Is romance really dead?

Last month, my mum lost the diamond out of her engagement ring. Okay, not the most thrilling start to an article promising to reassure you that chivalry wasn’t washed away with the 20th century. But, I guess that just goes to show that every cloud has a silver lining, and every fairytale sure does have a happily ever after…

My parents got engaged in 1987 and were married two years later. The wedding photos are beautiful; my mum sporting a rather wild perm and my dad a thick, black moustache, both in true 80’s style. They did the whole ‘dog before kids’ thing just as I hope to do one day, though I fear remembering to feed both myself and the dog would be a challenge in itself for someone like me (apologies, future husband!).

Nowadays, I guess it’s tough to tell how a relationship will pan out over time. It seems things don’t work quite like they used to. We’ve become a society of things being better left broken rather than learning to make do and mend as the older generations did. Twenty six years ago today, maybe my parents didn’t expect to have paid off the mortgage, have two kids who adore them, and still be in their happy little bubble. Maybe they didn’t realise themselves just how much they actually meant the vows they made on that day.

Like most married women, my mum cherished her rings and guarded them with her life. They rarely left her fingers, and if they did it was only to prevent damaging them. So, I’m sure you can imagine how devastating it must have been when she was out walking last month to suddenly look down and realise that the precious diamond from the centre of her engagement ring was missing.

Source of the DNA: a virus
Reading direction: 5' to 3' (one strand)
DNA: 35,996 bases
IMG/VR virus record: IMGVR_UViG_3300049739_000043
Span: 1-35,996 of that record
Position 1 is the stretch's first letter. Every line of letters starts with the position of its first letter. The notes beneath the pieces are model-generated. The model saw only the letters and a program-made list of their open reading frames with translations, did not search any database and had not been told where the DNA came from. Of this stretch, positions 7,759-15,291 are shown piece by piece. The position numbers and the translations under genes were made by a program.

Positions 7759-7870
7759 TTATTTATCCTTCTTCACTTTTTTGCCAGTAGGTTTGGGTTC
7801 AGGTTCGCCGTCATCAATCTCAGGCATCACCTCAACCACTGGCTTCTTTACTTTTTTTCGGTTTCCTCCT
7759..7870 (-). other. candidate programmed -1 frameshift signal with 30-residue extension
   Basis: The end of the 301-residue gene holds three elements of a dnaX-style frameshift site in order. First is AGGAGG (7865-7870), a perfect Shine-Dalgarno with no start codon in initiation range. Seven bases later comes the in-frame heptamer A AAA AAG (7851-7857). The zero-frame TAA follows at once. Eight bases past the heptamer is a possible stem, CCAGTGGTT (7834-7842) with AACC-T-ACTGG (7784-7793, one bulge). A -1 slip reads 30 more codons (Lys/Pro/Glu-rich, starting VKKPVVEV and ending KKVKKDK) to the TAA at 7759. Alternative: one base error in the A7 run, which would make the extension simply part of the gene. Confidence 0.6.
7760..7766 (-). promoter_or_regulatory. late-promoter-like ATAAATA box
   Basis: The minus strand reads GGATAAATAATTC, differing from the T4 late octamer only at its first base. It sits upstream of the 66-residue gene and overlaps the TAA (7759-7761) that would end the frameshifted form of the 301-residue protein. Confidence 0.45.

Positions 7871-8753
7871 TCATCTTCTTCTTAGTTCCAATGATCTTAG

My dad, the absolute hero that he is, reassured her “at least you’ve still got me” to which my mum, though very upset, managed a slight smile.

Despite countless attempts to discard if from her mind, it’s been clear that this was all that my mum could think of, as she’s made small talk with friends about their own rings, and how nice it would be to have her own back to its former glory. But that’s exactly where the magic happens.

Today is my parents’ 26th wedding anniversary. They usually avoid buying gifts for anniversaries (I mean what with birthdays, Christmas, Valentines and what not), but it seems my dad had something quite different in mind for this year.

He asks me: can you keep a secret? I pause. I’m not sure journo, huge gossip and blogger are the best combination for a person being asked to keep a secret, but I nod anyway. There’s a silence.

“You remember how your mum lost her diamond?” be begins. I can only hope what I’m thinking is about to become a reality. “Well, I got her a new diamond for our anniversary”. My heart warms.the rings

In the film Easy A, Emma Stone’s character, Olive, asks: “What ever happened to chivalry? Does it only exist in 80’s movies?” As much as I’m tempted to agree sometimes, what I’ve experienced in life through my parents reassures me otherwise.

I haven’t needed to trawl through hours and hours’ worth of movie footage to see what love looks like. I’ve never watched Disney movies and cursed at the screen, asking why reality is so much different. Why? Because it doesn’t have to be.

And yeah sure, my expectations of what a gentleman should be are now sky high (you have my chivalrous dad to thank for that one!), but as I’ve always taken pride in saying: “If you shoot for the moon, even if you miss you’ll land among the stars”.

Happy anniversary mum and dad!

Happy anniversary mum and dad! x

Featured image: kate fisher/ Flickr.

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